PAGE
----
In many industries, even safety overrides are computer-controlled. There's just no going back to the '70s.
Despite all this, by world standards, Australia is comparatively well placed to weather the Y2K storm. Even at the close of the century, there is still enough tyranny of distance to have endowed us with reasonable self-sufficiency. And the billions we've spent on Y2K remediation will pay off - if not on the day, then certainly during the first months to follow. But other countries are not so fortunate. One Y2K contingency planner for a large international energy company recently predicted Y2K-induced chaos in countries already facing internal difficulties - such as Indonesia and Russia. and according to a report by the Paris-based International Energy Commission (IEC), ships and ports based in Third World countries could be stricken with problems next year, slowing down "compliant" fuel-carrying vessels. Yes, ships too have become completely dependent on the computing power supplied by embedded controllers, particularly container vessels. And the microchips used in marine applications seem to have significantly higher date-related defect rates than others. meanwhile, in the United States, Senate hearings have heard more than 40 per cent of crude imports could be disrupted next year. Some parts of the oil supply chain in Africa, South America and the Middle East are more than a year behind in their remediation efforts. the IEC also cited industry-based claims of a looming Y2K-induced energy crisis in China and severe difficulties in the former Soviet Union, which supplies much of Europe's winter requirements. but of major concern to Australia is the Y2K readiness of Japan, having systems based on everything from high-tech robotics to ancient manual traditions. although our Y2K project leaders have often found their Japanese partners reluctant to even discuss the issue, Morris believes the ice is finally melting.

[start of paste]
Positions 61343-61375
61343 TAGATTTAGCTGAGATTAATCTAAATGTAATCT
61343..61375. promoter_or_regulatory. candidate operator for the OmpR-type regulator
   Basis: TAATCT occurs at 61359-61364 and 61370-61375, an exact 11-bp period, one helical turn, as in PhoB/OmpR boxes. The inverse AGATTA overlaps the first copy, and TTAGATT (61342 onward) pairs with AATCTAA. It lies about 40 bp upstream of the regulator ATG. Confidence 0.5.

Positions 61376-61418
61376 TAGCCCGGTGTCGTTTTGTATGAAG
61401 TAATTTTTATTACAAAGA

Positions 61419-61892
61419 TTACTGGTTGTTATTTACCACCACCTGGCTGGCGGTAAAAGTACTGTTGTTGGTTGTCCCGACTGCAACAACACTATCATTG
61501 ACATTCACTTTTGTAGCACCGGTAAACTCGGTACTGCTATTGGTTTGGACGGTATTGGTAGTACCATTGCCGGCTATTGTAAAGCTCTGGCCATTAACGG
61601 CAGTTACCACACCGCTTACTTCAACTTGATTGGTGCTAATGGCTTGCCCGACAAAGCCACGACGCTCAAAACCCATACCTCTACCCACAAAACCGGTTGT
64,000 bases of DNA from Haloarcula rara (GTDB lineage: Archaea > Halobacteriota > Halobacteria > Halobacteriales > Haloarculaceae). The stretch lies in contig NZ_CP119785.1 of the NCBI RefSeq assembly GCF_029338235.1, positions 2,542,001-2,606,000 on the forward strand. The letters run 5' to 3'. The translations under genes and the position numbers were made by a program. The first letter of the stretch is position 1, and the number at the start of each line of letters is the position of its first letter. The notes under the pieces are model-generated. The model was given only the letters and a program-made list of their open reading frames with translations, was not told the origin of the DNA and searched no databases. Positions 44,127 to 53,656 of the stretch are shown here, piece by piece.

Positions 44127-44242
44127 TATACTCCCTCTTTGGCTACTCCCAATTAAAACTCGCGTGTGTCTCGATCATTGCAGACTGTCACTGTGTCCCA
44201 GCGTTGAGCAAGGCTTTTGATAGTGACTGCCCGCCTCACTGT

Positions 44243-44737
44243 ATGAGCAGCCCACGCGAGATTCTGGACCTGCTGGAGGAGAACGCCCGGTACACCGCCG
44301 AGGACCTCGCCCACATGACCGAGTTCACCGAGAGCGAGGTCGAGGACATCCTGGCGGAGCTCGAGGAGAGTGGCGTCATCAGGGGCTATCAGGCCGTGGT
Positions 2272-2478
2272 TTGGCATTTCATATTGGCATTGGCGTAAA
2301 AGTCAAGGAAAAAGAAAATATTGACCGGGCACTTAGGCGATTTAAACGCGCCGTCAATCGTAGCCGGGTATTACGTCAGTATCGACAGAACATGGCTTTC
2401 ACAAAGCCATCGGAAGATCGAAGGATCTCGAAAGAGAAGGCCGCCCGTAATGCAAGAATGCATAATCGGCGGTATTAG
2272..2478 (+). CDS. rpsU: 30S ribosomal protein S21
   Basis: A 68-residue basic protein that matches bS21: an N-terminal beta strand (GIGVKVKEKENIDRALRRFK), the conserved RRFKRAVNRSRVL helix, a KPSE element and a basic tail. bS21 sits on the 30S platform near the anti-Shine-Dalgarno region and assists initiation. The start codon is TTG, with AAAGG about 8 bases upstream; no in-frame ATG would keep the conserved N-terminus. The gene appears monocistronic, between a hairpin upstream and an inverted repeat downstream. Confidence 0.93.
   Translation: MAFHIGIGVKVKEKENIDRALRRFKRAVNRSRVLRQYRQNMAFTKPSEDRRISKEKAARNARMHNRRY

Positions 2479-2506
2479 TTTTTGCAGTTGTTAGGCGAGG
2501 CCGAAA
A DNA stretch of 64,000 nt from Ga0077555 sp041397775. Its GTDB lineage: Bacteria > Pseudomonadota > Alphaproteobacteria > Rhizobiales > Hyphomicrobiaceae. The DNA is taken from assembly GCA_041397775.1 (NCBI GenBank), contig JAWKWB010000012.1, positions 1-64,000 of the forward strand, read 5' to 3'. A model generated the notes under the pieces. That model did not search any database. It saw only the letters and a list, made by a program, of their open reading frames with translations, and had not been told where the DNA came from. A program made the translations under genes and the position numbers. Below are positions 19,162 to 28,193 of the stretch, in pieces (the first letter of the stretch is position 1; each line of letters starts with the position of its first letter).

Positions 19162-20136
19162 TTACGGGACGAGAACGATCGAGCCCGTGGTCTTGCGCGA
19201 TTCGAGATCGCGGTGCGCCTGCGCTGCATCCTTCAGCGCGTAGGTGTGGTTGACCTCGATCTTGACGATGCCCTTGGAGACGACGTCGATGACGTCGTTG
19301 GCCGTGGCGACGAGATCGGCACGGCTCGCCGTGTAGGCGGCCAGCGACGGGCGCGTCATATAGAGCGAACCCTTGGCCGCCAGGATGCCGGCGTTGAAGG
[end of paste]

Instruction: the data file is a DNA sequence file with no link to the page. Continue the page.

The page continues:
"Japan has until recently been very guarded about their Y2K status," he says. "But since the second quarter of this year we have felt much more comfortable about their level of preparation in large companies. However, like the rest of the planet, their SME sector is lagging."
No-one knows for certain what will happen next year. At best we can make informed guesses. For example, in developing countries, Y2K shipping bottlenecks, communications breakdowns and economic downturns could threaten the fragile democracies of Eastern Europe and South-East Asia. so apart from facing our own difficulties, we might have to adjust to further asian destabilisation, possibly adding a refugee problem to our escalating aid and military commitment. however, even in a worse case scenario, Y2K may contain a silver lining for australia in 2001. Our remediation efforts are as advanced as any but our industrial base isn't as digitally integrated as that of overseas mass-market manufacturers. this means if things are tougher than expected, we could be back on our feet sooner. We're also self-sufficient in fuel. so overall, Australia will be one of the first nations up and running if Y2K causes upheavals, making us a magnet for overseas capital looking for a safe harbour. But will Y2K be really such a problem? In a little over nine weeks we'll start finding out.
-- Old Git (email@example.com), October 29, 1999
Are there Aussies coming here who can fill us in on the prep-scene there? We tend to be very U.S.-centric here. What issues are you grappling with, both personally and with respect to your community?
-- BigDog (BigDog@duffer.com), October 29, 1999.
Hello OG and BD. This article first appeared in my local rag - The Age - and I didn't think it was that thoughtful. The first paragraph is pure polly bs, and though there are incitieful bits later on, the penny just doesn't seem to drop for these journalist people. "Really really important things will probably stop working, but there will be no problems." Duh.